(HC) Leyva v. Hartley, No. 1:2010cv01221 - Document 18 (E.D. Cal. 2010)

Court Description: ORDER Striking Pleading (Doc. # 16 ),FINDINGS And RECOMMENDATIONS Regarding Respondent's Motion To Dismiss (Doc. # 13 ), signed by Magistrate Judge Gary S. Austin on 10/5/2010. The Court RECOMMENDS that Respondent's motion to dismiss be GRANTED and the habeas corpus petition be DISMISSED with prejudice for violating the limitations period. F&R's referred to Judge Anthony W. Ishii.(Objections to F&R due by 11/8/2010)(Scrivner, E)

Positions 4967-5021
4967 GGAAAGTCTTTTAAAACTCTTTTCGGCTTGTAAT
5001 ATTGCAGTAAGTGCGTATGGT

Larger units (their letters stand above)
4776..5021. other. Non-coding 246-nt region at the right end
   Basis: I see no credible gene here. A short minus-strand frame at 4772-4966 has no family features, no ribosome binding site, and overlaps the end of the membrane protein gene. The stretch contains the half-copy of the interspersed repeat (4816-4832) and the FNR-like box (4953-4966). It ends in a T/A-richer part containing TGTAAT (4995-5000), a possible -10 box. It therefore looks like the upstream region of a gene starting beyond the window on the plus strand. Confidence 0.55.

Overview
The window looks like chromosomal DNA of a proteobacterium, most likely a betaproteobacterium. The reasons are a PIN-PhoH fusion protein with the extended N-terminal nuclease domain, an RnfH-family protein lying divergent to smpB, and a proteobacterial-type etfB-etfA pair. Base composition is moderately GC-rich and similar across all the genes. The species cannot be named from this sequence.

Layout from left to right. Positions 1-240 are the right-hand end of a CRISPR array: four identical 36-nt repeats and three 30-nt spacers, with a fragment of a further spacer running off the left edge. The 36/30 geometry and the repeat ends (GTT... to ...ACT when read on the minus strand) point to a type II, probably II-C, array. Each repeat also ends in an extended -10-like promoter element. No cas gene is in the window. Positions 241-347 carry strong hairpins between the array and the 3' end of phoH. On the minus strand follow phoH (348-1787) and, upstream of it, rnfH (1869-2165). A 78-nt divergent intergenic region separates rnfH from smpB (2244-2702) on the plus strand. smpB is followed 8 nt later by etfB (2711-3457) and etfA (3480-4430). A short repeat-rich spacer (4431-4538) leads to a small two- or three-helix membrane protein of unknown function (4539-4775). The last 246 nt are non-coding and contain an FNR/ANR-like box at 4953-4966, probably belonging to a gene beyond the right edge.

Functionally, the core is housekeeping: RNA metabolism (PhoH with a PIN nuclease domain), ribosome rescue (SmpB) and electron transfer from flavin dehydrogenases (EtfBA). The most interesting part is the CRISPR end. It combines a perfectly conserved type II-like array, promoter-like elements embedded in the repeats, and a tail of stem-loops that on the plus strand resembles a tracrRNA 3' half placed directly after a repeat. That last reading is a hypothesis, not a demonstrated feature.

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(HC) Leyva v. Hartley Doc. 18 1 2 3 4 5 6 7 8 9 UNITED STATES DISTRICT COURT 10 EASTERN DISTRICT OF CALIFORNIA 11 12 MANUEL LEYVA, 13 ) ) ) ) ) ) ) ) ) ) Petitioner, 14 v. 15 JAMES D. HARTLEY, 16 Respondent. 17 1:10-CV-01221 AWI GSA HC ORDER STRIKING PLEADING [Doc. #16] FINDINGS AND RECOMMENDATION REGARDING RESPONDENT’S MOTION TO DISMISS [Doc. #13] ) 18 Petitioner is a state prisoner proceeding with a petition for writ of habeas corpus pursuant to 19 28 U.S.C. § 2254. He is represented in this action by Michael E. Beckman, Esq. 20 BACKGROUND1 21 Petitioner is currently in the custody of the California Department of Corrections serving a 22 term of 15 years to life plus four years for his 1991 conviction of second degree murder with use of a 23 firearm. Petitioner claims the State has violated the terms of his plea agreement by continuing to 24 incarcerate him beyond the maximum term he agreed to serve. 25 Petitioner filed three petitions for writ of habeas corpus in the state courts with respect to his 26 claims, as follows: 27 28 1 This information is derived from the state pleadings and documents attached to Respondent’s motion to dismiss. U .S. D istrict C ourt E. D . C alifornia cd 1 Dockets.Justia.com 1 1. Los Angeles County Superior Court Filed: November 23, 2009; Denied: March 5, 2010; 2. California Court of Appeals, Second Appellate District Filed: March 29, 2010; Denied: April 8, 2010; 3. California Supreme Court Filed: April 19, 2009; Denied: June 30, 2010. 2 3 4 5 6 7 (See Petition Exs. D, F, G.) 8 9 On July 7, 2010, Petitioner filed the instant petition for writ of habeas corpus in this Court. Respondent filed a motion to dismiss the petition on September 16, 2010, for violating the statute of 10 limitations. Petitioner filed an opposition to the motion to dismiss on September 21, 2010. 11 Respondent filed a reply to the opposition on September 28, 2010.2 12 FACTUAL BACKGROUND 13 Petitioner was charged with first degree murder and faced a sentence of 30 years to life. On 14 May 24, 1991, he entered a plea bargain in which he pled guilty to second degree murder and 15 received a sentence of 19 years to life. Petitioner claims as part of the plea agreement he was 16 promised a maximum sentence of 19 to 20 years, minus any time credits he might earn while in 17 custody. According to his petition, Petitioner estimates he should have been released from prison 18 “around 2006.” (See Petition at 12.) Nevertheless, Petitioner was not released in 2006 nor thereafter. 19 On September 30, 2008, Petitioner appeared before the Board of Parole Hearing (Board). At this 20 hearing, Petitioner moved for immediate release based on the plea agreement. The Board declined to 21 rule on the motion and continued the parole hearing to February 11, 2009, because proper notices 22 had not been given. At the February 11, 2009, hearing, the Board denied Petitioner’s motion for 23 release and determined him unsuitable for parole. 24 25 DISCUSSION I. Procedural Grounds for Motion to Dismiss 26 Rule 4 of the Rules Governing Section 2254 Cases allows a district court to dismiss a 27 2 28 Petitioner filed a surreply on September 29, 2010, and Respondent replied on September 30, 2010. As the surreply was unauthorized, it will be stricken. U .S. D istrict C ourt E. D . C alifornia cd 2 1 petition if it “plainly appears from the petition . . . that the petitioner is not entitled to relief." See 2 also Hendricks v. Vasquez, 908 F.2d 490 (9th Cir.1990). 3 The Ninth Circuit has allowed respondents to file a motion to dismiss in lieu of an answer if 4 the motion attacks the pleadings for failing to exhaust state remedies or being in violation of the 5 state’s procedural rules. See, e.g., O’Bremski v. Maass, 915 F.2d 418, 420 (9th Cir. 1990) (using Rule 6 4 to evaluate motion to dismiss petition for failure to exhaust state remedies); White v. Lewis, 874 7 F.2d 599, 602-03 (9th Cir. 1989) (using Rule 4 as procedural grounds to review motion to dismiss for 8 state procedural default); Hillery v. Pulley, 533 F.Supp. 1189, 1194 & n.12 (E.D. Cal. 1982) (same). 9 Thus, a respondent can file a motion to dismiss after the court orders a response, and the Court 10 should use Rule 4 standards to review the motion. See Hillery, 533 F. Supp. at 1194 & n. 12. 11 In this case, Respondent's motion to dismiss is based on a violation of 28 U.S.C. 2244(d)(1)'s 12 one-year limitations period. Accordingly, the Court will review Respondent’s motion to dismiss 13 pursuant to its authority under Rule 4. 14 II. Limitation Period for Filing a Petition for Writ of Habeas Corpus 15 On April 24, 1996, Congress enacted the Antiterrorism and Effective Death Penalty Act of 16 1996 (hereinafter “AEDPA”). The AEDPA imposes various requirements on all petitions for writ of 17 habeas corpus filed after the date of its enactment. Lindh v. Murphy, 521 U.S. 320, 117 S.Ct. 2059, 18 2063 (1997); Jeffries v. Wood, 114 F.3d 1484, 1499 (9th Cir. 1997) (en banc), cert. denied, 118 S.Ct. 19 586 (1997). 20 In this case, the petition was filed on July 7, 2010, and therefore, it is subject to the 21 provisions of the AEDPA. The AEDPA imposes a one-year period of limitation on petitioners 22 seeking to file a federal petition for writ of habeas corpus. 28 U.S.C. § 2244(d)(1). As amended, 23 § 2244, subdivision (d) reads: 24 (1) A 1-year period of limitation shall apply to an application for a writ of habeas corpus by a person in custody pursuant to the judgment of a State court. The limitation period shall run from the latest of – 25 26 (A) the date on which the judgment became final by the conclusion of direct review or the expiration of the time for seeking such review; 27 (B) the date on which the impediment to filing an application created by State action in violation of the Constitution or laws of the United States is removed, if 28 U .S. D istrict C ourt E. D . C alifornia cd 3 1 the applicant was prevented from filing by such State action; 2 (C) the date on which the constitutional right asserted was initially recognized by the Supreme Court, if the right has been newly recognized by the Supreme Court and made retroactively applicable to cases on collateral review; or 3 4 (D) the date on which the factual predicate of the claim or claims presented could have been discovered through the exercise of due diligence. 5 (2) The time during which a properly filed application for State post-conviction or other collateral review with respect to the pertinent judgment or claim is pending shall not be counted toward any period of limitation under this subsection. 6 7 28 U.S.C. § 2244(d). 8 A. Commencement of the Statute of Limitations 9 The parties contest when the limitations period commenced in this case. Respondent 10 contends the limitations period commenced at the latest on September 30, 2008, when Petitioner 11 made a motion for immediate release before the Board. Respondent contends that Petitioner knew 12 the factual predicate for his claim at that time pursuant to § 2244(d)(1)(D). Petitioner contends the 13 limitations period did not commence until February 11, 2009, at the earliest, because that is the date 14 the Board formally ruled on Petitioner’s motion. Petitioner contends he should not be held to the 15 September 30, 2008, date because he did not know if the Board would deny his motion for release 16 and thereby violate the terms of his plea agreement. 17 In most cases, the limitations period begins running on the date that a petitioner’s direct 18 review became final. In this case, Petitioner claims a violation of the terms of his plea agreement. 19 The statute of limitations did not commence at the conclusion of direct review of the conviction, 20 because Petitioner could not know at that time that the terms of his plea agreement would be 21 violated. Therefore, § 2244(d)(1)(A) is inapplicable. Likewise, §§ 2244(d)(1)(B)-(C) do not apply 22 in this case. Pursuant to § 2244(d)(1)(D) then, the limitations period would commence on the date 23 on which the factual predicate of the claim or claims presented could have been discovered through 24 the exercise of due diligence. In this case, it is clear Petitioner knew the factual predicate for his 25 claims at the latest on September 30, 2008, since Petitioner made a motion for immediate release at 26 that hearing on the same basis as the claims he now raises here. Therefore, this is the relevant date 27 for statute of limitations purposes. 28 U .S. D istrict C ourt E. D . C alifornia cd 4 1 Petitioner’s argument that the limitations period did not commence until the February 11, 2 2009, hearing when the Board formally ruled on Petitioner’s motion is meritless. It is not relevant 3 for purposes of § 2244(d)(1)(D) when the Board denied Petitioner’s motion. What is relevant is that 4 Petitioner knew as of September 30, 2008, that he was being incarcerated well beyond the term to 5 which he had agreed. In other words, Petitioner was aware that the plea agreement had been 6 breached by September 30, 2008. Pursuant to § 2244(d)(1)(D), he was required to seek federal relief 7 within one year of that date. 8 Petitioner’s citation to Redd v. McGrath, 343 F.3d 1077 (9th Cir. 2003), is unavailing. 9 In Redd, the Ninth Circuit held that the Board of Prison Term’s denial of an inmate’s administrative 10 appeal was the “factual predicate” of the inmate’s claim that triggered the commencement of the 11 limitations period. Id. at 1079. Redd is inapplicable in this case, because the claims do not concern 12 the parole decision of the parole board. Rather, as stated above, the claims concern a violation of the 13 terms of the plea agreement. Thus, it is not relevant when the Board issued it’s denial or when the 14 decision became final. As stated above, Petitioner knew his plea agreement had been breached as of 15 September 30, 2008, and he was required to seek relief within one year of that date. 16 For these reasons, the limitations period commenced on October 1, 2008, and expired one 17 year later on September 30, 2009. Petitioner did not file his federal habeas petition until July 7, 18 2010. His federal petition is therefore untimely. 19 B. Tolling of the Limitation Period Pursuant to 28 U.S.C. § 2244(d)(2) 20 Title 28 U.S.C. § 2244(d)(2) states that the “time during which a properly filed application 21 for State post-conviction or other collateral review with respect to the pertinent judgment or claim is 22 pending shall not be counted toward” the one year limitation period. 28 U.S.C. § 2244(d)(2). In 23 Carey v. Saffold, the Supreme Court held the statute of limitations is tolled where a petitioner is 24 properly pursuing post-conviction relief, and the period is tolled during the intervals between one 25 state court's disposition of a habeas petition and the filing of a habeas petition at the next level of the 26 state court system. 536 U.S. 214, 215 (2002); see also Nino v. Galaza, 183 F.3d 1003, 1006 (9th Cir. 27 1999), cert. denied, 120 S.Ct. 1846 (2000). 28 In this case, Petitioner did not file any state habeas petitions within the one-year statute of U .S. D istrict C ourt E. D . C alifornia cd 5 1 limitations. His first state habeas petition was filed in Los Angeles County Superior Court on 2 November 23, 2009. At that point, the limitations period had expired almost two months before. 3 Since Petitioner did not file any state habeas petitions within the relevant time period, he is not 4 entitled to statutory tolling. Green v. White, 223 F.3d 1001, 1003 (9th Cir.2000) (Petitioner is not 5 entitled to tolling where the limitations period has already run). 6 ORDER 7 Petitioner’s surreply of September 29, 2010, was not authorized pursuant to the Court’s 8 Briefing Schedule of July 21, 2010. Accordingly, IT IS HEREBY ORDERED that the pleading is 9 STRICKEN. 10 RECOMMENDATION 11 12 The Court HEREBY RECOMMENDS that Respondent’s motion to dismiss be GRANTED and the habeas corpus petition be DISMISSED with prejudice for violating the limitations period. 13 This Findings and Recommendation is submitted to the Honorable Anthony W. Ishii, United 14 States District Court Judge, pursuant to the provisions of 28 U.S.C. section 636(b)(1)(B) and Rule 15 304 of the Local Rules of Practice for the United States District Court, Eastern District of California. 16 17 Within thirty (30) days after date of service of this Findings and Recommendation, any party 18 may file written objections with the Court and serve a copy on all parties. Such a document should 19 be captioned “Objections to Magistrate Judge’s Findings and Recommendation.” Replies to the 20 Objections shall be served and filed within fourteen (14) days after date of service of the Objections. 21 The Finding and Recommendation will then be submitted to the District Court for review of the 22 Magistrate Judge’s ruling pursuant to 28 U.S.C. § 636(b)(1)(C). The parties are advised that failure 23 to file objections within the specified time may waive the right to appeal the Order of the District 24 Court. Martinez v. Ylst, 951 F.2d 1153 (9th Cir. 1991). 25 26 IT IS SO ORDERED. 27 Dated: 6i0kij October 5, 2010 /s/ Gary S. Austin UNITED STATES MAGISTRATE JUDGE 28 U .S. D istrict C ourt E. D . C alifornia cd 6